20 May 2010
On May 13, 2010, the US Environmental Protection Agency (EPA) announced its final “tailoring” rules for determining which sources must obtain air permits for greenhouse gas (GHG) emissions. EPA’s approach is to limit the applicability of, or “tailor,” existing requirements by phasing in GHG permitting obligations over time, with the initial focus on the largest emitters such as fossil-fueled power plants, steel mills, petroleum refineries, and large landfills. Smaller sources—farms, office buildings, residential structures, and even some industrial facilities—would be excluded from GHG air permitting for now.
Under the Clean Air Act (CAA), the emissions threshold used in determining whether a source needs to obtain a Prevention of Significant Deterioration (PSD) construction permit is either 100 or 250 tons per year (depending on the type of source). For federal operating permits, referred to as “Title V permits,” the CAA sets the threshold at 100 tons per year or less. Relying on the doctrines of “absurd results,” “administrative necessity,” and “one-step-at-a-time,” however, EPA has concluded that it need not use those thresholds for GHGs since they would burden emitters and overwhelm permitting agencies.
Instead, EPA has decided to phase in CAA permitting for GHGs in at least two steps. In Step 1, lasting from January 2, 2011 to June 30, 2011, the PSD program will include GHGs only if a source is otherwise subject to PSD requirements and its potential GHG emissions will increase by at least 75,000 short tons per year (tpy) on a carbon dioxide equivalent basis (CO2e). Similarly, sources that are subject to Title V anyway would include their GHG emissions in Step 1. Thus, in the first phase no source would need to obtain an air permit based solely on GHG emissions.
In Step 2, lasting from July 1, 2011 to June 30, 2013, sources that have the potential to emit at least 100,000 tpy CO2e, or to increase GHG emissions by at least 75,000 tpy, would be subject to the PSD program. Sources emitting 100,000 tpy CO2e would need to obtain Title V permits, even if they would not be subject to such requirements based on other emissions.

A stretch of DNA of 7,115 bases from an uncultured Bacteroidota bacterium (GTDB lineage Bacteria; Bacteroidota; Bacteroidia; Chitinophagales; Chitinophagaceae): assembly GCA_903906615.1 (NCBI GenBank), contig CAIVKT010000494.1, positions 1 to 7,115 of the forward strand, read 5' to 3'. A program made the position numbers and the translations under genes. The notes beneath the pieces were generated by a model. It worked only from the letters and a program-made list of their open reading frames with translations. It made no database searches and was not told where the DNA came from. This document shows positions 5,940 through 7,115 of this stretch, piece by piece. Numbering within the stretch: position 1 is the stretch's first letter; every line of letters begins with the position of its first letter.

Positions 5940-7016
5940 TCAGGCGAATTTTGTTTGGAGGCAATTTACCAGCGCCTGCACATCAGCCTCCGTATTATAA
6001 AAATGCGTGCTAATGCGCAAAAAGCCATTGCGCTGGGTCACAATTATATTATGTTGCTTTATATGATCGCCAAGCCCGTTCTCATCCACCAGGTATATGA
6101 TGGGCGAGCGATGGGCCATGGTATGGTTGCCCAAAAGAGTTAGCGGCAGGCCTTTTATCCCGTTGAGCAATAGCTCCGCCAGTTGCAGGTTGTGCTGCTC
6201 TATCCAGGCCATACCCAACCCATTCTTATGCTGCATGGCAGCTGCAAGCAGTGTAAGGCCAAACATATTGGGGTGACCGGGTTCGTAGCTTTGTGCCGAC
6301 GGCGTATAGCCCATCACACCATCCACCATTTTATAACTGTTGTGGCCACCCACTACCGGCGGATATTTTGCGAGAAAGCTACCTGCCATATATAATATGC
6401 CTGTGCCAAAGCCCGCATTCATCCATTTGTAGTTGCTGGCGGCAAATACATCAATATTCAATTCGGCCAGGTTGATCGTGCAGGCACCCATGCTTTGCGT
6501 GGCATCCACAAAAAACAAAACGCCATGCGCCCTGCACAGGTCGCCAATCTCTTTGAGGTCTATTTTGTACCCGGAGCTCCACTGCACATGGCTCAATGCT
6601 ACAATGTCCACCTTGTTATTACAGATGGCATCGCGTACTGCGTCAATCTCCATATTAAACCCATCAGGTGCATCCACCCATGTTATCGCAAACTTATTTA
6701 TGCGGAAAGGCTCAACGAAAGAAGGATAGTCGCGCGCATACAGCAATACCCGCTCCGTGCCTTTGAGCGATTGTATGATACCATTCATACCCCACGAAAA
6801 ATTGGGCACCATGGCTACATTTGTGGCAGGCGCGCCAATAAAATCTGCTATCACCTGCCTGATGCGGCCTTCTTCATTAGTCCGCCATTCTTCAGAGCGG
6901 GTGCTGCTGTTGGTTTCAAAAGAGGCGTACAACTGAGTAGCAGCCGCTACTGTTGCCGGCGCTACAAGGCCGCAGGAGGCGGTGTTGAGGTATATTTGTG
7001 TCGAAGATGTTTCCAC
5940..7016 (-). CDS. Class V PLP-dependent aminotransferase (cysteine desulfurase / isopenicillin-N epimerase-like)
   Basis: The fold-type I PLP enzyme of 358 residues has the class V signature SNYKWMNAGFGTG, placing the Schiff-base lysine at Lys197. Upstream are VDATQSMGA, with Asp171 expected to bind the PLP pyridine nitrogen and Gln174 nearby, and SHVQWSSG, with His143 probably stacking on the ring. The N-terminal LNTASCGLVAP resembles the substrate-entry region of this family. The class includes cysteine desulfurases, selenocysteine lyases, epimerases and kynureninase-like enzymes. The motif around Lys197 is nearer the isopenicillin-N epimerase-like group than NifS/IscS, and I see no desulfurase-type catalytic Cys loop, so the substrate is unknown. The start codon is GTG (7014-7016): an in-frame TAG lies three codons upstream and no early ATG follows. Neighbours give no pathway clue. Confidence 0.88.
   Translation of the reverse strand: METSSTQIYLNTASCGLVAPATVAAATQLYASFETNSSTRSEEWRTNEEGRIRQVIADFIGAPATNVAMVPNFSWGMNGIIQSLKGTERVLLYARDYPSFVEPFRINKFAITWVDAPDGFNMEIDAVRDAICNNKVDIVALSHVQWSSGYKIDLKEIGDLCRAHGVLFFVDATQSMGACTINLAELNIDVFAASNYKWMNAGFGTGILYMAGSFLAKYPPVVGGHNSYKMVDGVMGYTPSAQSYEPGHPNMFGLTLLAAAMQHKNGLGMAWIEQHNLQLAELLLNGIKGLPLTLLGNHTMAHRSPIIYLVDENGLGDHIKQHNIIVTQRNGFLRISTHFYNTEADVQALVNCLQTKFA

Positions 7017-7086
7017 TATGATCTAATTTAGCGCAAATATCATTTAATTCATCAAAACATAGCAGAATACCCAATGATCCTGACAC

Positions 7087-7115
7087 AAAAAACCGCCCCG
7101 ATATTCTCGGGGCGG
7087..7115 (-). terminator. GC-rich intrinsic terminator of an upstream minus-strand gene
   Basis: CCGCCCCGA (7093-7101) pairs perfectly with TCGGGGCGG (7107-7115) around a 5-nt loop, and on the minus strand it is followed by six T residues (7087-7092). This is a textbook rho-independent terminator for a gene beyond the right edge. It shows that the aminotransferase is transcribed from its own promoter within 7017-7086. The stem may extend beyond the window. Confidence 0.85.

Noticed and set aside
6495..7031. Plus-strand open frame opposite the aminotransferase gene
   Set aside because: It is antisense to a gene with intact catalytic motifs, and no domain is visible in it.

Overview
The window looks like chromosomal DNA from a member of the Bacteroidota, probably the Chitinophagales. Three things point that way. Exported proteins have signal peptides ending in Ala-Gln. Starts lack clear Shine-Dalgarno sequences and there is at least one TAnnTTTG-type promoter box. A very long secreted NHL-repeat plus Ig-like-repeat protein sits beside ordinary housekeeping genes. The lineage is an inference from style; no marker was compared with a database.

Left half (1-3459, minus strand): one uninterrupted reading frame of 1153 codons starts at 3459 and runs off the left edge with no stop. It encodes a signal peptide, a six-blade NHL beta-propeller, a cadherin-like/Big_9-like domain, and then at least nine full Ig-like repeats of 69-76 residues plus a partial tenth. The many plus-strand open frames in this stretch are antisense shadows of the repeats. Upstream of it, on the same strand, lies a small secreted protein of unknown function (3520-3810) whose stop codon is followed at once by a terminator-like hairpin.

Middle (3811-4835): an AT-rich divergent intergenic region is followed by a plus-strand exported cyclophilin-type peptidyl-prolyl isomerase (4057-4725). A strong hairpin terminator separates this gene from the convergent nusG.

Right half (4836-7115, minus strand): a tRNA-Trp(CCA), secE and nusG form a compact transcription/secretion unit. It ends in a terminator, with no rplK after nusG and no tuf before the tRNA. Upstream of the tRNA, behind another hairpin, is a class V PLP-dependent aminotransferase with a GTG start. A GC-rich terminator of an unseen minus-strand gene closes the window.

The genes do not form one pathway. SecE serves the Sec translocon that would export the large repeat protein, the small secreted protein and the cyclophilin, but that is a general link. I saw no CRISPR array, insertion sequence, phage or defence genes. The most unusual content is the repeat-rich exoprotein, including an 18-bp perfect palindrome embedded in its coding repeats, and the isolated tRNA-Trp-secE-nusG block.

Rejecting an approach favored by several commenters on the proposed rule, EPA established no industry-specific threshold. Thus, it exempted neither biomass plants, which are argued to be carbon neutral, nor any energy-intensive sector. Nor will there be a transition period for applications that are pending when Step 1 begins.
The states will need to tell EPA whether they will follow the federal interpretation. If a state does not, it will need to explain what authority it will use, and if it does not similarly tailor the permitting triggers, it will need to show it could administer a lower threshold. As necessary, EPA may take regulatory action to correct any related deficiencies in State Implementation Plans. States also may need to alter their Title V fee structure to fund the permitting of GHG sources.
In the longer term, EPA is committing to take a third step, which would include a rulemaking by July 1, 2012 to consider lowering the thresholds and streamlining the permitting process. Even so, EPA is committing not to lower the threshold below 50,000 tpy CO2e. In addition, it will study permitting burdens for smaller sources and will complete, by April 30, 2016, another rulemaking addressing their permitting status, possibly exempting them permanently.
The Tailoring Rule builds on several prior EPA administrative initiatives. In December 2009, EPA found that (i) the six key well-mixed GHGs—carbon dioxide, methane, nitrous oxide, hydrofluorocarbons, perfluorocarbons, and sulfur hexafluoride—threaten public health and welfare, and (ii) new motor vehicles contribute to that GHG pollution. Based on those findings, EPA finalized GHG tailpipe levels on April 1, 2010 for model year 2012 through 2016 cars and light trucks. The earliest date that a vehicle meeting those requirements may be sold in the United States is January 2, 2011. In an interpretation of its regulations, EPA concluded this is when the first final nationwide GHG control takes effect such that GHGs are “subject to regulation” under the CAA and thus within the PSD and Title V permitting programs for stationary sources. Hence, Step 1 of the tailoring rule starts on that date.
Judicial challenges to this path are pending, and at least one group already is signaling its intention to file a petition for review of the tailoring rule. Chief among the rule’s controversial features is whether EPA can ignore express statutory language in setting the new CAA permitting thresholds. Further, EPA is continuing to treat the mix of GHGs as the air pollutant to be controlled, rather than individual constituents. This is particularly important for PSD permits, which must include case-by-case emissions limitations based on the best available control technology or BACT.
The tailoring rule provides no guidance on BACT for GHGs; EPA is planning to roll out additional guidance on that issue over 2010. Critical BACT issues still to be resolved include netting of emission increases and decreases, fuel substitutions, the role of efficiency, how to utilize a project’s fundamental business purpose in defining a source (and thus the scope of the BACT analysis), and cost-effectiveness thresholds.
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